ICS EBT Loans - No comment from ICS
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    Default ICS EBT Loans - No comment from ICS

    I, along with many, made use of the ICS EBT/PBT loan solution. However, they seem to be reluctant to discuss the new retrospective HMRC legislation with regard to loan schemes.

    I cannot understand why no one from ICS has been proactively contacting users to provide advice on guidance.

    I invite any ICS representative to comment.

    I am sure I am not alone in being very concerned about this situation.

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    Yeah, I'm the same boat. I asked to speak to someone at ics and I got given the number of a 3rd party advisor who when I asked about possibility of ICS being liable become very defensive. Nothing since.

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    Out of curiosity, what advice would you be expecting?
    All they can tell you is that you'll be left holding the bag.
    (Which is how Gauke wanted it)

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    Quote Originally Posted by jes107 View Post
    Yeah, I'm the same boat. I asked to speak to someone at ics and I got given the number of a 3rd party advisor who when I asked about possibility of ICS being liable become very defensive. Nothing since.
    Were you directed to Windermere Partners? That is who I was directed to and their advice was to obtain a settlement figure and put some money aside because it looks likely we will need to pay up. No mention of any legitimate tax planning, which could be available. For example, you could pay off the loans, over the next two years, and release the original capital from the trust in a tax efficient way. An example of that would be to move it to a retirement trust. In that way, you could draw from the trust and make use of you tax allowance in your retirement years, when you are likely to need less to live off, and so could manage not going to the higher rate of tax. That is just one potential strategy that I would expect them to be advising us on. There are doubtless other strategies that could be employed to at least mitigate the liability. I am under no illusion that tax will be payable but if you can use legitimate tax planning to at least reduce the liability, that would make this bitter pill at least a little easier to swallow.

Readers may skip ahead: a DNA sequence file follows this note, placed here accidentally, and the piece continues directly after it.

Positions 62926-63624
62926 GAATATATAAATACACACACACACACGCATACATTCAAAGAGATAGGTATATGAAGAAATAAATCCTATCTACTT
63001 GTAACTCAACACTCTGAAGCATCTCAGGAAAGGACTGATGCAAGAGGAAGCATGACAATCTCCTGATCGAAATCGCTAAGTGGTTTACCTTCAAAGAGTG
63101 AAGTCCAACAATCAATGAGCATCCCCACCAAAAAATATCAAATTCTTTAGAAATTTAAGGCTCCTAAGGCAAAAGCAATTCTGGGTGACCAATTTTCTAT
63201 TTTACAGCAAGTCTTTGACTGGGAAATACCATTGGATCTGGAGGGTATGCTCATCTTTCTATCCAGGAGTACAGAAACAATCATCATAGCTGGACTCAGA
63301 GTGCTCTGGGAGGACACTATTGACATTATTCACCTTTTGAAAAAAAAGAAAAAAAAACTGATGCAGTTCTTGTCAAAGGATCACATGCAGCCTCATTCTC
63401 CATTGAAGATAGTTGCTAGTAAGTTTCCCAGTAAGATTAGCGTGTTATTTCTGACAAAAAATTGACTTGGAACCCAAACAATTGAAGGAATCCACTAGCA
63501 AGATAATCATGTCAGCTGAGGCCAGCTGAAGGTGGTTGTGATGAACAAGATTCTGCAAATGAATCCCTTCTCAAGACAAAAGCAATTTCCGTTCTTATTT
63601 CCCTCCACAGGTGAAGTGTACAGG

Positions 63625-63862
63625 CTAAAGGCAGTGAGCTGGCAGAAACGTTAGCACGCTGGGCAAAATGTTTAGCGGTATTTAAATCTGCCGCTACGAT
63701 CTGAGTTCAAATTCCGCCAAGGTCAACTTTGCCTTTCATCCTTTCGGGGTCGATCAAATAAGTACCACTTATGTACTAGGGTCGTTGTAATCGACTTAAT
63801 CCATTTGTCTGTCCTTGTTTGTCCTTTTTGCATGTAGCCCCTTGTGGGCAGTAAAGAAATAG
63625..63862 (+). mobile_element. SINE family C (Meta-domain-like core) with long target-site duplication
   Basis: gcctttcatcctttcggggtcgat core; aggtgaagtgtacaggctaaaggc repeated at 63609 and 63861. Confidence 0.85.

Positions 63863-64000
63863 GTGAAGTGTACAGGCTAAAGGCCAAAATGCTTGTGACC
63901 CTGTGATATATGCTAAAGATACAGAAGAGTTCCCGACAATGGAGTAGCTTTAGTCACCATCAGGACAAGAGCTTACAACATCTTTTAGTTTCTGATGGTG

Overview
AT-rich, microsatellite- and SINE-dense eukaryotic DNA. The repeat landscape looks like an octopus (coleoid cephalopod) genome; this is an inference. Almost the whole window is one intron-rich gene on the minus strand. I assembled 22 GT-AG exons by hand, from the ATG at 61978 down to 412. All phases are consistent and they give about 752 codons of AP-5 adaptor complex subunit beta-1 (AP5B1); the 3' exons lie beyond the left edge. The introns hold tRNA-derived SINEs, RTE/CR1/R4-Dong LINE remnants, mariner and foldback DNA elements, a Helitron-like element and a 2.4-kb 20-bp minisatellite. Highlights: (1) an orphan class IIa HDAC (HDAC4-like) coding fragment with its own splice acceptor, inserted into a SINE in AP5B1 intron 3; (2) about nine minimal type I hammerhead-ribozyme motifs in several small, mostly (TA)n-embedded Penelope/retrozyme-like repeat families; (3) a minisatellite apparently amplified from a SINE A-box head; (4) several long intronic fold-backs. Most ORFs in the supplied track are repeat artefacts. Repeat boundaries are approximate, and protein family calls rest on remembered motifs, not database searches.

ICS remaining silent just leads me to believe we have no support at all. I read an article that suggest settling now with HMRC could cost more that waiting until after 5th April 2019. I don't know if that is true or not but these are the very things ICS and/or Windermere Partners should be discussing with us now. I feel very let down.

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    Quote Originally Posted by DotasScandal View Post
    Out of curiosity, what advice would you be expecting?
    All they can tell you is that you'll be left holding the bag.
    (Which is how Gauke wanted it)
    That is not strictly true. There are legitimate mitigation strategies that can be arranged between you and the trust but that would involve paying the loans back over the next two years and then releasing the original capital in the most tax efficient way. Waiting until after 5th April 2019 will mean you historical loans will be added to your 2018/19 income and taxed accordingly, which will mean it is very likely your historical loans will be taxed at at least 40%. By settling now, you settle each year individually and so will be able to make use of any remaining allowance available to you for each year and you won't have to pay NI either (that is what two HMRC representatives have told me in recent phone conversations).

    I want ICS to be advising me as to the best way to move forward. Should I just contact HMRC and say I want to settle? Should I do nothing? Should I try and repay the loans and the release the capital from the trust in the best and legitimate way possible? It is these sorts of things ICS/Windermere Partners should be advising on.

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    Quote Originally Posted by Smurfburger View Post